Now that I've had a few days to digest all that I saw on Tuesday night at the cadaver lab, I thought I'd put some of my feelings out there.
I didn't react in the way that I thought I would. Going into the lab, I was super apprehensive. I have a very sensitive sense of smell and I was afraid the smell would overwhelm me. I can remember when I was a Lab Assistant in high school Anatomy and the way the lab would smell so nasty during fetal pig dissection. I was surprised that it didn't smell that bad, I mean it didn't smell good, but it was nothing that made me feel nauseated.
When the Grad Assistants opened the first bags and we were able to see the bodies, it was also completely different from my expectations. I thought it would be like looking at a body at a funeral, where you would see the person as they were. To start, they had the heads covered so there was no viewing of the face (until much later when we asked to see it). Also, the lab has been in possession of the bodies for two semesters of classes now so all that we were able to see (and all that we were really concerned with for that matter) were the bones and muscles. It was more like viewing an exhibit at a museum than looking at a funeral body.
I stayed for about an hour. Although most of my classmates did, I wasn't interested in touching anything. At some point, I found out that we had essential oils so the eucalyptus smell helped me stay in the room longer without being disturbed by the smell. Like I mentioned before, some of us were interested in seeing the "faces" and we got to see a skull that had been cut open. It was kind of like viewing the sinuses from the inside. We were able to see the gender, age and cause of death and even the name if you looked on the tag on each body's leg. The lab at UIC got the bodies from Wright State University in Ohio (I assume they have a teaching hospital there) and eventually the skeletons and all of the parts removed will go back there where Wright State will have a cremation service for the families.
For my feelings on everything, I think if I had been in the lab all semester, I would have been very interested to know the people behind the bodies. I was amazed to see all of the tendons, ligaments, bones, muscles and even a few organs. It's crazy that they are able to keep the bodies preserved for so long. At some point, I realized that these people actually did a very "yogic" thing. In yoga, we are taught to believe that our body is really just our vessel and these people obviously had the detachment from their physical body enough to want to donate it to science after their passing.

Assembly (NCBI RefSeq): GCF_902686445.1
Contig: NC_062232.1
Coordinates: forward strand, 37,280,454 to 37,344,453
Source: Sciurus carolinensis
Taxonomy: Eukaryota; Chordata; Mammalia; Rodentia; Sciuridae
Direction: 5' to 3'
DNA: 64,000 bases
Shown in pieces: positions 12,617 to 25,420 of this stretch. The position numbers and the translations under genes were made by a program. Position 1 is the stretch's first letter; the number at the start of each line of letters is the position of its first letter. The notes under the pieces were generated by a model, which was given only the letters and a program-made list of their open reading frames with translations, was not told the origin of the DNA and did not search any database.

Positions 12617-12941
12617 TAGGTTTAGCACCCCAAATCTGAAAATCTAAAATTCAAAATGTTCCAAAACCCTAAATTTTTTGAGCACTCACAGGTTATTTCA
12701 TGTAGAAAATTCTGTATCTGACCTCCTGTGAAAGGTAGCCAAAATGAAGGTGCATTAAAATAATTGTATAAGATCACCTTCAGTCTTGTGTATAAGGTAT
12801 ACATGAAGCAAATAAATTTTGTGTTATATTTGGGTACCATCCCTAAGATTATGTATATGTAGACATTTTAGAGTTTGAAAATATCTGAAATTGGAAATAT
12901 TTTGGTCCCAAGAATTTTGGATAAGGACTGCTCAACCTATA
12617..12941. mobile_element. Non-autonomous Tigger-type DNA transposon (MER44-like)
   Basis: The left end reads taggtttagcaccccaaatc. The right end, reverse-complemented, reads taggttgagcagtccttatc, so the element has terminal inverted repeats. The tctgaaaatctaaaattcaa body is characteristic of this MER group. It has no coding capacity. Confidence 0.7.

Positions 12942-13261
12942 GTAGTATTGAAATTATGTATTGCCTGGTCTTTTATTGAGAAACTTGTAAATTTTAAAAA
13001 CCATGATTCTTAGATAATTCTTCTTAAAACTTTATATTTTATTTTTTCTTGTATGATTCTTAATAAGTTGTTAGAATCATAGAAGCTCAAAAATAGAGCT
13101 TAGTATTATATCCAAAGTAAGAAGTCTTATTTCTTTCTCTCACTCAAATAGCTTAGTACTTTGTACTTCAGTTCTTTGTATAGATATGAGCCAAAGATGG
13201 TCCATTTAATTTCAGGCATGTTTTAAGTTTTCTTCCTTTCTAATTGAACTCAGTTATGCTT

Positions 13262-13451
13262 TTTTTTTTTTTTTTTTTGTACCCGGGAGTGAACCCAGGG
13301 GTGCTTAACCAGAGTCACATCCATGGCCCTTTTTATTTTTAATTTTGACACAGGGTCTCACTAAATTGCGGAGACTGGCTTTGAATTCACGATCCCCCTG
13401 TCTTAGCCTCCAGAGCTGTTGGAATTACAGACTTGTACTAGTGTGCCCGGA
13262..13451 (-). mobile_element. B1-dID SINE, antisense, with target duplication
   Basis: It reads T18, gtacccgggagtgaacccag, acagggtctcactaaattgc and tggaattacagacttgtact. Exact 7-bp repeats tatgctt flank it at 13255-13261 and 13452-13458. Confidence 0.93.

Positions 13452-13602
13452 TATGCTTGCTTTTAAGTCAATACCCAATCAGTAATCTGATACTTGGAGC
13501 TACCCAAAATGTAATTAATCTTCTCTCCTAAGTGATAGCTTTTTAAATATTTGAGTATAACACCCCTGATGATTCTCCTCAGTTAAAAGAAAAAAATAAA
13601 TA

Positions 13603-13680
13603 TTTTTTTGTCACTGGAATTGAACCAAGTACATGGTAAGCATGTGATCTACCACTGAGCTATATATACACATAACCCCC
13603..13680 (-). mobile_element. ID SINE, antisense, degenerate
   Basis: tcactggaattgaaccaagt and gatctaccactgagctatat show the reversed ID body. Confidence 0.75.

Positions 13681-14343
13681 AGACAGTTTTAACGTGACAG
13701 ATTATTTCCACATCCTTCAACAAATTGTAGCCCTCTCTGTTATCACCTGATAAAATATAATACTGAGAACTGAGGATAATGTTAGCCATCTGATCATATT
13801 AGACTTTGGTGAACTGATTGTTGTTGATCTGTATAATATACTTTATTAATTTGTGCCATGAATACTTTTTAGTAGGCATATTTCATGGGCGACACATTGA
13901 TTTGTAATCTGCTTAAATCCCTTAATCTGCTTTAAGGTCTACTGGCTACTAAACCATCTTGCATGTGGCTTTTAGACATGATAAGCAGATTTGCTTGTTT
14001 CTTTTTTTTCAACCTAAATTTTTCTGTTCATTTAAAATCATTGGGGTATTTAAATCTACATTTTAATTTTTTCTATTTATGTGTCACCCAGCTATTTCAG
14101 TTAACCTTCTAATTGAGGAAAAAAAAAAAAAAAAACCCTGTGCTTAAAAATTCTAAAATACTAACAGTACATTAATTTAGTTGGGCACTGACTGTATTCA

It's amazing to look at a body, that is just that. A body. Nothing else, no energy, no life, no breath. I have been thinking about the experience over and over in my mind and for me, it was an "ah ha" moment. My body is just my body. It's a gift from God and I am meant to take care of it. These bodies were all of elderly people and to look at the way their muscles atrophied over time was sad. The GA mentioned that one of the men was very obese and cutting away all of his fat to study the skeleton was a time consuming and pretty gross process for her. I hope that I am able to better love and appreciate myself and what my body does for me in the future. It's given me a great deal of pause this week as I look at the things I put into my body and the way I treat it. Often times in a yoga class, the instructor will give various instructions such as "give yourself a hug" or "give yourself some love". I feel slightly different about those phrases now and I need to give myself more love when I'm outside of the yoga studio.
I'm still sorting out quite a few of my emotions that have come up from the experience but I know I want to continue on my journey to find a healthier balance in my life, in my diet, stress level and my personal choices.